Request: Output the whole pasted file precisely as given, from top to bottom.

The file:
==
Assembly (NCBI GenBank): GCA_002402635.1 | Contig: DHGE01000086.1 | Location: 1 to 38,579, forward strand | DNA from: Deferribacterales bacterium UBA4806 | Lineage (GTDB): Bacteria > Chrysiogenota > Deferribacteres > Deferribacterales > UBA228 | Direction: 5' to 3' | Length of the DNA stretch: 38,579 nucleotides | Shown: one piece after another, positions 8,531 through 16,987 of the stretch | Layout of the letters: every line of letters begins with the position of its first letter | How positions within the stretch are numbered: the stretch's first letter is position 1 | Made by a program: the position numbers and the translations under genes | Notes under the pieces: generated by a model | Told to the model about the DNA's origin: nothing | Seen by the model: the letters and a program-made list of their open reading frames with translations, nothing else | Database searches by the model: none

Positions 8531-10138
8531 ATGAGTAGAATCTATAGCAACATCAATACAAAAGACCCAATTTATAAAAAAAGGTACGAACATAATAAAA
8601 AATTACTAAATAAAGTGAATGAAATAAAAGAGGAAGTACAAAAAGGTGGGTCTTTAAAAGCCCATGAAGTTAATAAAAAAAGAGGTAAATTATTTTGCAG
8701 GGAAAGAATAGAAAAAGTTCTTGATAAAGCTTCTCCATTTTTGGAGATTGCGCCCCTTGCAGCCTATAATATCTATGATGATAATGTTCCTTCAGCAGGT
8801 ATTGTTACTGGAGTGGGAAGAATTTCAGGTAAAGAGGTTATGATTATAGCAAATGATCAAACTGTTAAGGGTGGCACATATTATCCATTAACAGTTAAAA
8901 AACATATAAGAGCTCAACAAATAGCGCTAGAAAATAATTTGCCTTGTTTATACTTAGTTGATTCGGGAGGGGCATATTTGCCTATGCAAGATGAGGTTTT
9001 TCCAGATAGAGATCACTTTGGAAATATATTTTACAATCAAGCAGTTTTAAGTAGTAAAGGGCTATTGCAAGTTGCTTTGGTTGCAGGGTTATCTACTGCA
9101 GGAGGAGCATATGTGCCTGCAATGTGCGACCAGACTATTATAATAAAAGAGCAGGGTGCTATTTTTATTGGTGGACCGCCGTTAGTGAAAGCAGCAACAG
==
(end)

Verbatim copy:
Assembly (NCBI GenBank): GCA_002402635.1 | Contig: DHGE01000086.1 | Location: 1 to 38,579, forward strand | DNA from: Deferribacterales bacterium UBA4806 | Lineage (GTDB): Bacteria > Chrysiogenota > Deferribacteres > Deferribacterales > UBA228 | Direction: 5' to 3' | Length of the DNA stretch: 38,579 nucleotides | Shown: one piece after another, positions 8,531 through 16,987 of the stretch | Layout of the letters: every line of letters begins with the position of its first letter | How positions within the stretch are numbered: the stretch's first letter is position 1 | Made by a program: the position numbers and the translations under genes | Notes under the pieces: generated by a model | Told to the model about the DNA's origin: nothing | Seen by the model: the letters and a program-made list of their open reading frames with translations, nothing else | Database searches by the model: none

Positions 8531-10138
8531 ATGAGTAGAATCTATAGCAACATCAATACAAAAGACCCAATTTATAAAAAAAGGTACGAACATAATAAAA
8601 AATTACTAAATAAAGTGAATGAAATAAAAGAGGAAGTACAAAAAGGTGGGTCTTTAAAAGCCCATGAAGTTAATAAAAAAAGAGGTAAATTATTTTGCAG
8701 GGAAAGAATAGAAAAAGTTCTTGATAAAGCTTCTCCATTTTTGGAGATTGCGCCCCTTGCAGCCTATAATATCTATGATGATAATGTTCCTTCAGCAGGT
8801 ATTGTTACTGGAGTGGGAAGAATTTCAGGTAAAGAGGTTATGATTATAGCAAATGATCAAACTGTTAAGGGTGGCACATATTATCCATTAACAGTTAAAA
8901 AACATATAAGAGCTCAACAAATAGCGCTAGAAAATAATTTGCCTTGTTTATACTTAGTTGATTCGGGAGGGGCATATTTGCCTATGCAAGATGAGGTTTT
9001 TCCAGATAGAGATCACTTTGGAAATATATTTTACAATCAAGCAGTTTTAAGTAGTAAAGGGCTATTGCAAGTTGCTTTGGTTGCAGGGTTATCTACTGCA
9101 GGAGGAGCATATGTGCCTGCAATGTGCGACCAGACTATTATAATAAAAGAGCAGGGTGCTATTTTTATTGGTGGACCGCCGTTAGTGAAAGCAGCAACAG